I’ve found two things to be generally true about interviewing.
- Interviewers ask really poor questions
- Interviewees have really poor answers to questions
As an interviewee, I’ve rarely felt like the questions interviewers ask reveal anything of importance about me or my skills.
Here are some of the questions I like to ask when I’m the interviwer:
- Who do you look up to professionally?
- Who do you follow?
- How do you stay up-to-date?
- What are you currently learning profesionally?
- What do you do outside of work?
- What are you currently learning outside of work?
What I like most about these questions is that they’re hard to “study” for.
For example, a person either follows some people in their field or they don’t. Even if they can recall a few names they’re not going to be able to talk at length about who they follow and why unless they actually have the habit of learning from other people.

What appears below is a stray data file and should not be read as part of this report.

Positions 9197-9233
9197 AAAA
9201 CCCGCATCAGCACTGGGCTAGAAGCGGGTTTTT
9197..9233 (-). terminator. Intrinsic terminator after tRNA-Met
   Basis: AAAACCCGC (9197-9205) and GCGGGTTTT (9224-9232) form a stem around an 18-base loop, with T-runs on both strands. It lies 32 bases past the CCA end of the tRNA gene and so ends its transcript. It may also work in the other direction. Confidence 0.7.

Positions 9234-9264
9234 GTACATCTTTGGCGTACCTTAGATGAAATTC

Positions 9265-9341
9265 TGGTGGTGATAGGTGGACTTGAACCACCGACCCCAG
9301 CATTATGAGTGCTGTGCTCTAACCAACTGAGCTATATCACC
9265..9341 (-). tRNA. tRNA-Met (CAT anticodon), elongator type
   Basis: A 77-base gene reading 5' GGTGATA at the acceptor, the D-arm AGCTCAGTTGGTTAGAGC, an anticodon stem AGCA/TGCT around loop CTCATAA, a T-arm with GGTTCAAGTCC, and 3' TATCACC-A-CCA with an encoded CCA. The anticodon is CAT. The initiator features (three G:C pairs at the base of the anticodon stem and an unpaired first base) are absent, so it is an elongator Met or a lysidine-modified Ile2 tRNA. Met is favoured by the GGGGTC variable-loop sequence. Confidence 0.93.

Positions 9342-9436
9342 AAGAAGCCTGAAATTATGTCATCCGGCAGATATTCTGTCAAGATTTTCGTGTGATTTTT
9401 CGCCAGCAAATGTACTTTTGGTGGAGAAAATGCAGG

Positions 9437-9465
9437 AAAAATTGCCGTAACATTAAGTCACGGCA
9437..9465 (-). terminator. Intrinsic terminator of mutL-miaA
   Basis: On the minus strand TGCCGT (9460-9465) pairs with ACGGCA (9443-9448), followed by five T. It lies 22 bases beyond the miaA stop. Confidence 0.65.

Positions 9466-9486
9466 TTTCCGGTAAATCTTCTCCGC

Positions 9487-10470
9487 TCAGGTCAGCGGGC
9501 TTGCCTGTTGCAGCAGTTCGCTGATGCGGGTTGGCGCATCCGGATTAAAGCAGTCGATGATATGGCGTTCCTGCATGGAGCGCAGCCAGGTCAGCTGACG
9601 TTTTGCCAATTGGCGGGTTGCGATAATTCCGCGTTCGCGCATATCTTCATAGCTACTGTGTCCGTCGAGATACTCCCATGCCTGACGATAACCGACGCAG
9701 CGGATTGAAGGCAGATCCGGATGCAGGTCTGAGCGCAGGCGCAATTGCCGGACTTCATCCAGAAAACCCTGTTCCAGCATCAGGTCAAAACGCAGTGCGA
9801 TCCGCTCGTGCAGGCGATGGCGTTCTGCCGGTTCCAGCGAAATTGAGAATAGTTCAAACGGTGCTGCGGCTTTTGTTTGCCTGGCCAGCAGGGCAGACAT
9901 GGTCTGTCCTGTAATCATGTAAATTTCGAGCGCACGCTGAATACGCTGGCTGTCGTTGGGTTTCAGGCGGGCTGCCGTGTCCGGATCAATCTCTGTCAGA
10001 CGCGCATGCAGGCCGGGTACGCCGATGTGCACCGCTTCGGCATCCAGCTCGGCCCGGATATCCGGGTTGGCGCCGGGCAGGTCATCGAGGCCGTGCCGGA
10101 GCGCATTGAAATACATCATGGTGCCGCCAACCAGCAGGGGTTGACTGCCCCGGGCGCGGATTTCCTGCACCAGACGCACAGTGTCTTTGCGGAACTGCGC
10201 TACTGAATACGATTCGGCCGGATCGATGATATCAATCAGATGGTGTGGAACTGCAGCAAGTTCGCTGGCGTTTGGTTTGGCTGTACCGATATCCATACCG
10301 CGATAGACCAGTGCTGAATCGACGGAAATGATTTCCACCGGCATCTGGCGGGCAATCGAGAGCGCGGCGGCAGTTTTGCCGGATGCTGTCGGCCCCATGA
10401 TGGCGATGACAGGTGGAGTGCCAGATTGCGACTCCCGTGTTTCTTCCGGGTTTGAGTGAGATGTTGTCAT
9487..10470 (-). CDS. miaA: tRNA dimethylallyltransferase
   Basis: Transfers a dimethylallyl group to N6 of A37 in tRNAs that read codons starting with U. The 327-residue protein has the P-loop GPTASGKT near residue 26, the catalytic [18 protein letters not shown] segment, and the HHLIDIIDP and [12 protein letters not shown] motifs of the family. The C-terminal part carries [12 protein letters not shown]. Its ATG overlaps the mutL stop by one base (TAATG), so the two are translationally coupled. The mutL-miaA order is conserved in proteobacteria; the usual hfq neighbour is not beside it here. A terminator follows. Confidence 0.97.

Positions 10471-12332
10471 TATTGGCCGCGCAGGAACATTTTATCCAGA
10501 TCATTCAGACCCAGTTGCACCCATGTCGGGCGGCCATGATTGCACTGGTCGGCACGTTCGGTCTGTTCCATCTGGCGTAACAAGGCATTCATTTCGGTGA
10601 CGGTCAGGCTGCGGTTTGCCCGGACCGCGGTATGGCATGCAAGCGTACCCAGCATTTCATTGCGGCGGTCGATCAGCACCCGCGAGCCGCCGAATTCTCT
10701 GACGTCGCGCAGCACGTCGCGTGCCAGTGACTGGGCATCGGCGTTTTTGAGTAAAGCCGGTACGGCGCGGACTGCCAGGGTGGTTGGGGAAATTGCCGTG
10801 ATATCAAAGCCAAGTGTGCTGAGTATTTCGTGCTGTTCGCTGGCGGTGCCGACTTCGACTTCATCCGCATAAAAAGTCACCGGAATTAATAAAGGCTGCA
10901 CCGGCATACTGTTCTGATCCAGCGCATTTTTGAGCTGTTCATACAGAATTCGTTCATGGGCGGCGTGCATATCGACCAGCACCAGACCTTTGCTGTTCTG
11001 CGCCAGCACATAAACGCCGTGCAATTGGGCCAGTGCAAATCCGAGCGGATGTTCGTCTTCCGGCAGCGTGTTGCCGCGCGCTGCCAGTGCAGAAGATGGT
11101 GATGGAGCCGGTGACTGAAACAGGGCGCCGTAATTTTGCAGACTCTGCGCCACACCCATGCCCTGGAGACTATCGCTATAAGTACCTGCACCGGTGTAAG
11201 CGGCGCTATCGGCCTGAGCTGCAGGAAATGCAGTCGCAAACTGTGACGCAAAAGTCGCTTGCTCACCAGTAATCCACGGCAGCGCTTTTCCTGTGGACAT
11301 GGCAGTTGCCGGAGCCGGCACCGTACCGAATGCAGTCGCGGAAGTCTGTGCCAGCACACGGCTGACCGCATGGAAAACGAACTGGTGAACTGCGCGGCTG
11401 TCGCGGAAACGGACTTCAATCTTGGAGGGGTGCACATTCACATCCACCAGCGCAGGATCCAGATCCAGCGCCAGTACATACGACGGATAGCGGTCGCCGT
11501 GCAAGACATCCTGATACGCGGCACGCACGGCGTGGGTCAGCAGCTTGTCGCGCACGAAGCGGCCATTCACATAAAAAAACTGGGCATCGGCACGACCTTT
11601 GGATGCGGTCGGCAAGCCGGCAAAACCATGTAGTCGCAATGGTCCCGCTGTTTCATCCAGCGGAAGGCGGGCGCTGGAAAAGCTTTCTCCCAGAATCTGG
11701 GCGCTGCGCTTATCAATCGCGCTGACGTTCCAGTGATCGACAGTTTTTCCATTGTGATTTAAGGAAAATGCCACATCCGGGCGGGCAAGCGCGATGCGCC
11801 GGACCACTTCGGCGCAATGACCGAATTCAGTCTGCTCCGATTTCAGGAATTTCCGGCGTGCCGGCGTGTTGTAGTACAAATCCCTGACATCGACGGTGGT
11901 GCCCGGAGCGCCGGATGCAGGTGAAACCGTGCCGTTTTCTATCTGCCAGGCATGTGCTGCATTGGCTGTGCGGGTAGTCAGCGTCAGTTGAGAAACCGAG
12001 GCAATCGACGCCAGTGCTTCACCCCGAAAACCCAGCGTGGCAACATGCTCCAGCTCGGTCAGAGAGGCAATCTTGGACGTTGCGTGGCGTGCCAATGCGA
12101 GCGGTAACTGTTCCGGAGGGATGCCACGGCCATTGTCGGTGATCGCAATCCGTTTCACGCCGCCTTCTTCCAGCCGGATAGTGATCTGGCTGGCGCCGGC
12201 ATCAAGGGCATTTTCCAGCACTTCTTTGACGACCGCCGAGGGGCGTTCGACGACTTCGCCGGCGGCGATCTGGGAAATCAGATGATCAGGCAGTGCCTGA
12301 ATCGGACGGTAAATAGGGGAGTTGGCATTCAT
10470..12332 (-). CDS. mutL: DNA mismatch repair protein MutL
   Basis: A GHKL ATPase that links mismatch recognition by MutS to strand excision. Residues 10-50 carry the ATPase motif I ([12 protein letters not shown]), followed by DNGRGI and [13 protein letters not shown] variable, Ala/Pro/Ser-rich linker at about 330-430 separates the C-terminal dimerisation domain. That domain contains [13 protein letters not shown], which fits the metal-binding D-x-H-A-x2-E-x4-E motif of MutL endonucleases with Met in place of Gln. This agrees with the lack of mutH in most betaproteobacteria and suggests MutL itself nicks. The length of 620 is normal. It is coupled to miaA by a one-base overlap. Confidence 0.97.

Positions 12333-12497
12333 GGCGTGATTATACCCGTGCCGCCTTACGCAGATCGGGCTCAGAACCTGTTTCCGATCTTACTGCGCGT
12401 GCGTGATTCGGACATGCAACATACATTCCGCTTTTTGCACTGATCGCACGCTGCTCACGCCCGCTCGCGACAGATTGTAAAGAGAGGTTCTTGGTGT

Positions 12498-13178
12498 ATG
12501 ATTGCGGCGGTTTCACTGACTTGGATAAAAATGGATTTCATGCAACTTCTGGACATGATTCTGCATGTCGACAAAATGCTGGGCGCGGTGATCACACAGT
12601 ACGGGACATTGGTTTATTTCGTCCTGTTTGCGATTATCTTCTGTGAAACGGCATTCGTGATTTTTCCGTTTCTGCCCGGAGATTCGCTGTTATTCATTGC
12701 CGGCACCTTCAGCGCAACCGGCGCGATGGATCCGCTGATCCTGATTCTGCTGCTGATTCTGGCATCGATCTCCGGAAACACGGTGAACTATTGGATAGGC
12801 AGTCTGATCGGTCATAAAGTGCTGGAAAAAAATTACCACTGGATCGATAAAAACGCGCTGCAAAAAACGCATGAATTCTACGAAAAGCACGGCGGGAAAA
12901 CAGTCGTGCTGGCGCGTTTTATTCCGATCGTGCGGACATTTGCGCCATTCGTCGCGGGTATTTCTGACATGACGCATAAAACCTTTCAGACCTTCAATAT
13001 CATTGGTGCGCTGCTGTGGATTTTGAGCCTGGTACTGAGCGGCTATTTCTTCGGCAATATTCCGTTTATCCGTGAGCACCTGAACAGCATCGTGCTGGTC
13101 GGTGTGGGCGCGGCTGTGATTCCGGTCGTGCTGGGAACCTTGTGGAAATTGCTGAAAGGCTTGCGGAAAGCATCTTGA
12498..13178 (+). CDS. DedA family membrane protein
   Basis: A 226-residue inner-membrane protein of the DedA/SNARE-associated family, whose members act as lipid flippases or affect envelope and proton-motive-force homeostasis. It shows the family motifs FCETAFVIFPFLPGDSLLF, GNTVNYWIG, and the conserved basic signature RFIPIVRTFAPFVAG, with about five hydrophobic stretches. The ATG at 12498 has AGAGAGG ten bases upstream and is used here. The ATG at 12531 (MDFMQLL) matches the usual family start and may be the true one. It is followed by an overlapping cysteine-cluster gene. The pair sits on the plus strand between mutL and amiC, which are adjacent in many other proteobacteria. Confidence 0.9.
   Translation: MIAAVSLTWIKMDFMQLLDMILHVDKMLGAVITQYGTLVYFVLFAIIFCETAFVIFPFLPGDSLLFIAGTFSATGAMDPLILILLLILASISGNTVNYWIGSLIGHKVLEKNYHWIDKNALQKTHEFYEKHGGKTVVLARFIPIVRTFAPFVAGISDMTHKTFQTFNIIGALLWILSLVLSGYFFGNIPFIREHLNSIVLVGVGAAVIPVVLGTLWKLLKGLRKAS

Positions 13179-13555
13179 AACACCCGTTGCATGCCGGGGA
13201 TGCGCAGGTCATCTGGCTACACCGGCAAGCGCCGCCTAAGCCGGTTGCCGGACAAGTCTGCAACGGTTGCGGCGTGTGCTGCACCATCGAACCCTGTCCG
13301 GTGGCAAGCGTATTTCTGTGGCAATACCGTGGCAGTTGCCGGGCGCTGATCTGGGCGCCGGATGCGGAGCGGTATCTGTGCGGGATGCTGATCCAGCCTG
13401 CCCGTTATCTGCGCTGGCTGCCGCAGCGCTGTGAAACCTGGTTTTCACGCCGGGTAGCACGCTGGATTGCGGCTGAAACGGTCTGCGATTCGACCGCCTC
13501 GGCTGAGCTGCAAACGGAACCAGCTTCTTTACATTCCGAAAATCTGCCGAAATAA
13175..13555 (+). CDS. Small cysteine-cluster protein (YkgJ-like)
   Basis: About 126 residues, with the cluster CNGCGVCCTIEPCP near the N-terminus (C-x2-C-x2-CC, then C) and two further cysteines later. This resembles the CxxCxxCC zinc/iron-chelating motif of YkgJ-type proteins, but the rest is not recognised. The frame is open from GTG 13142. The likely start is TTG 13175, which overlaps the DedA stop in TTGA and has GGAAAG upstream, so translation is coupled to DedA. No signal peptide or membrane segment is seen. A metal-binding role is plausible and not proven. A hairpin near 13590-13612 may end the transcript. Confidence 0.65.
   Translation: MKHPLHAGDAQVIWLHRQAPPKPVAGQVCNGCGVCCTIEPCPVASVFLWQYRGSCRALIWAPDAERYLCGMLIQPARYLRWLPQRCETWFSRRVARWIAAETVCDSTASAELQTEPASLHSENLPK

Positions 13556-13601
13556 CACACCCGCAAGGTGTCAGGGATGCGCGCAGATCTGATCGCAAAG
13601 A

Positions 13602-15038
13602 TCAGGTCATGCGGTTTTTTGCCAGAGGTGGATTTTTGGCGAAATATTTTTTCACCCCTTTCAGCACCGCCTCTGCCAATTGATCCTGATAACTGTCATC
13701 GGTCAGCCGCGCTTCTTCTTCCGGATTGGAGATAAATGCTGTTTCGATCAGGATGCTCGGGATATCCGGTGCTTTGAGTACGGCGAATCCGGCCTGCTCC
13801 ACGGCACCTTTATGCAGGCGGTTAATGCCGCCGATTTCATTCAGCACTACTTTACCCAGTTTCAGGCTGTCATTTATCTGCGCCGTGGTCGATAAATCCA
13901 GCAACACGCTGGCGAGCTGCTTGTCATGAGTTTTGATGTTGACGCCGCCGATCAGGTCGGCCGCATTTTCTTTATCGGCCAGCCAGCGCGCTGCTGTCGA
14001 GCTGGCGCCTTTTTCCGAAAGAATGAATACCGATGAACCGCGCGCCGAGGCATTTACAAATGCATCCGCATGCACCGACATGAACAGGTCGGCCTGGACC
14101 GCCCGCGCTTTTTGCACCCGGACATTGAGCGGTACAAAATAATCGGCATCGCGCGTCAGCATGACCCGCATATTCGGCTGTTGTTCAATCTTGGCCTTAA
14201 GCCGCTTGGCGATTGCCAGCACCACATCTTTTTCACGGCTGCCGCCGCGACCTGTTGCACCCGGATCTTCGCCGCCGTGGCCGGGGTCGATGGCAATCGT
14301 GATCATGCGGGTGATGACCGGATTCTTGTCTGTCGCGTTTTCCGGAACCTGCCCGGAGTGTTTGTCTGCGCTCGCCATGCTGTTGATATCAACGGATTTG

Asking questions about “outside of work” can be seen as controversial, but I think it’s only controversial because so many interviewers are looking for a very specific behavior that they think will ultimately come to benefit the company rather than the employee. If in response to “what do you create outside of work” someone said “I create a healthy atmosphere for my child to grow up in” that would be just as good (if not better) than if someone said “I contribute to open-source projects” or “I work on my side-business”.
These questions are also just starting points. They aren’t meant to be a quiz; they should start a conversation. In fact, the answers might not even be that important. It might be more valuable to just see the quality of how they communicate.